Appealing Thai dramedy "Best of Times" shows that love can be wonderful and painful at any age.
Appealing Thai dramedy “Best of Times” shows that love can be wonderful and painful at any age. Smoothly commingling the tale of two oldsters looking for a final shot at happiness and a furtive romance between twentysomethings, the pic has a truth and warmth that speak all languages. Helmed by hitmaker Yongyooth Thongkongtoon (“Iron Ladies”), “Times” grossed a strong $1.4 million in Bangkok on midyear release and is Thailand’s foreign-language Oscar entrant. Set for early 2010 release in Hong Kong, Malaysia and Singapore, the crowdpleaser should clock many more fest miles and will score with specialized broadcasters.
Pic reps a rise in class for Thongkongtoon following a string of rambunctious laffers including “Maid,” “Metrosexual” and “Iron Ladies 2.” Confidently handling intimate drama and guiding the character-based comedy with a gentle touch befitting the occasion, the helmer presents his most mature and satisfying work to date.
A sensitive and slightly nerdy young veterinarian, Keng (Arak Amornsupasiri) has never mustered the courage to declare his love for Fai (Yarinda Bunnag), an environmentalist and animal-rights advocate he’s adored since their high school days. The big fly in Keng’s ointment has always been his best friend, Ohm (James Alexander Mackie), who married Fai before his philandering prompted their divorce.
Following a rowdy school reunion, the buddies are arrested for drunk driving. Keng is sentenced to community service, teaching computer basics to a class of sprightly seniors. Amusingly, several gray-hairs prove more cyber-savvy than Keng.
Keng is asked for help by Jamrat (Krissana Sreadthatamrong), a lonely farmer with his eye on Sompit (Sansanee Watananukul), who’s about to relocate to the U.S. with her children. In a charming modern twist on the “Cyrano de Bergerac” proxy principle, Keng composes live computer chat messages for Jamrat, which hit the spot when read by Sompit.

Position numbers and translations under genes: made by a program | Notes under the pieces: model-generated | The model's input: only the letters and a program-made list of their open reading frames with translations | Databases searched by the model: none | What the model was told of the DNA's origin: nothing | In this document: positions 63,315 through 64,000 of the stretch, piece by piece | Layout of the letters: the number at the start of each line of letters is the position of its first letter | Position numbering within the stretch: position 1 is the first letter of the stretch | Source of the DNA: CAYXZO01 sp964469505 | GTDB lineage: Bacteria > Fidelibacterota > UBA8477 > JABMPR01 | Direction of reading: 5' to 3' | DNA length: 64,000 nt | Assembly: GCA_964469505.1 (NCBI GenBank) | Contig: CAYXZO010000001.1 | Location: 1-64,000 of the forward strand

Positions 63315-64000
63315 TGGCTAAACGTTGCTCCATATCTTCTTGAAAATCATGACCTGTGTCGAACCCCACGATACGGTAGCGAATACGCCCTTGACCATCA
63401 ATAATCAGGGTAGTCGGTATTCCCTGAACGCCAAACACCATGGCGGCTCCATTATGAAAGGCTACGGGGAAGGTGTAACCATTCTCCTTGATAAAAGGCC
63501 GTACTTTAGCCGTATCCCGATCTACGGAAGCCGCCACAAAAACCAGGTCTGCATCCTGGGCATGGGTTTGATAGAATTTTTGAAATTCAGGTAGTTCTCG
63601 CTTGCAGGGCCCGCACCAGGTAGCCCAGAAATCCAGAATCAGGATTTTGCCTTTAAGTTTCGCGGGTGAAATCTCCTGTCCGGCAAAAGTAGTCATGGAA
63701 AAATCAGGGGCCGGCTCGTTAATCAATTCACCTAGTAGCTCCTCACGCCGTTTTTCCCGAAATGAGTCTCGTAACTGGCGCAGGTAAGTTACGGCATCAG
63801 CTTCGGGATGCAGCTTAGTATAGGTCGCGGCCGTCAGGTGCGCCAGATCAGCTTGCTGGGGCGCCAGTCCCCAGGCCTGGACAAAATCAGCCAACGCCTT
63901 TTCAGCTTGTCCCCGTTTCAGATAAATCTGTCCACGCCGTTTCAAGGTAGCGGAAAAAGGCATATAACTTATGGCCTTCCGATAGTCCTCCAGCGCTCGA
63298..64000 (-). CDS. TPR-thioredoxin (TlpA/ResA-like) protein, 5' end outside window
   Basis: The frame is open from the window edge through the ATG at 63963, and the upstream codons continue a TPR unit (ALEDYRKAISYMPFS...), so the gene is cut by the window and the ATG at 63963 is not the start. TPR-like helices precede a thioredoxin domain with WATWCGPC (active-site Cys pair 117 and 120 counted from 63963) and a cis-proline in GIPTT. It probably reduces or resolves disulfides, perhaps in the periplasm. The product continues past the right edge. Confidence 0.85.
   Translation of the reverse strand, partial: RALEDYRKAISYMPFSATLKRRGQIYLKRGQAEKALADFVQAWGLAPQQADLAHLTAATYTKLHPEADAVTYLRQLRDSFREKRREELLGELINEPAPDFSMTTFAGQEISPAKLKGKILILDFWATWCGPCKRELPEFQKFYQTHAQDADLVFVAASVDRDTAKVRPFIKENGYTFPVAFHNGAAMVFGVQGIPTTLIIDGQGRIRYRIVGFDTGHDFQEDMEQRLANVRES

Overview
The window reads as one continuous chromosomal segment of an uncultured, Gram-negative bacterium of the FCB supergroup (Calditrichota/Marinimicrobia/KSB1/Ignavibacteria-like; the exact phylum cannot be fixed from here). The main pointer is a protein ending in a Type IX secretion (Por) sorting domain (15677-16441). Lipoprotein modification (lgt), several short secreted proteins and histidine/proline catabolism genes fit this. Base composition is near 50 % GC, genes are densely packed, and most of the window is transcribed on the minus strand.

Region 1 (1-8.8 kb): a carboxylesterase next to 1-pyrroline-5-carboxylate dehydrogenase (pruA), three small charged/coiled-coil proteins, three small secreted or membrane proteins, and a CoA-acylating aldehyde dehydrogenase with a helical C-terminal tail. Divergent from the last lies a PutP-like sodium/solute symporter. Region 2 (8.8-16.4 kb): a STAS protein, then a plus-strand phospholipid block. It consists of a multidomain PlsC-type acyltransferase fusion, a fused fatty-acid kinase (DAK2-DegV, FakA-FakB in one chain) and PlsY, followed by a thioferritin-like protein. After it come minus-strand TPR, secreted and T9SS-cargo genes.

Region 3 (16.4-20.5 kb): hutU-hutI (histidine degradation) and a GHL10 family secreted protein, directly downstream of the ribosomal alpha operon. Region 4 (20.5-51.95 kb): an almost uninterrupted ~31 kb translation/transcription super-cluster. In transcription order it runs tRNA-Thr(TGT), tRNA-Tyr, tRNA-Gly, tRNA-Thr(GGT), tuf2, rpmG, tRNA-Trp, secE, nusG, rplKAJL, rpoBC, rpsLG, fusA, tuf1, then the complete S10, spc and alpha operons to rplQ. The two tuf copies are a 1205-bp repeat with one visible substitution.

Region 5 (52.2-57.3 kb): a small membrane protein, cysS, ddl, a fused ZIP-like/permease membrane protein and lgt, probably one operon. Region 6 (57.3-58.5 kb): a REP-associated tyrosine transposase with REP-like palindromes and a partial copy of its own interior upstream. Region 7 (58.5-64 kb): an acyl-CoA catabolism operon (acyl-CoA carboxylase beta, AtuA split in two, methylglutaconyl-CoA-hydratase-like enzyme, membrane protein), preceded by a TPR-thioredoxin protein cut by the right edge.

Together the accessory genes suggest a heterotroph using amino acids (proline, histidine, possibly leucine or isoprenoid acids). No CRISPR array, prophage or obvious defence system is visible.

Capturing all the excitement and sheer panic of trying to find the right time to say the right things about matters of the heart, the screenplay slowly reverses the teacher-student roles. Listening and learning while Jamrat talks about his love for Sompit, Keng finds the strength to approach Fai. Anchored by the lovely friendship between the two men, the action glides effortlessly from Keng’s stumbling progress to Sompit’s dilemma of whether to stay with Jamrat or leave Thailand, probably forever.
Though later segs transporting the central quartet to Jamrat’s durian farm are beautiful to look at, the journey to the bittersweet conclusion feels a bit drawn-out.
Perfs are tops, and all the more impressive for the fact that among the main players, only Amornsupasiri has any substantial acting experience. Pop singer (and qualified architect) Bunnag is a delight as the optimistic Fai, while mature-age discoveries Sreadthatamrong and Watananukul, who have some voiceover work and a few TV commercials between them, are terrific as the oldies whose spirits burn brighter each moment they’re together.
Visuals are a major cut above the rough-and-ready look of Thongkongtoon’s previous comedies. Clean and attractive lensing, tasteful production design and Therdsak Chanpan’s discreetly applied piano score are among the many pluses of a thoroughly pro tech package.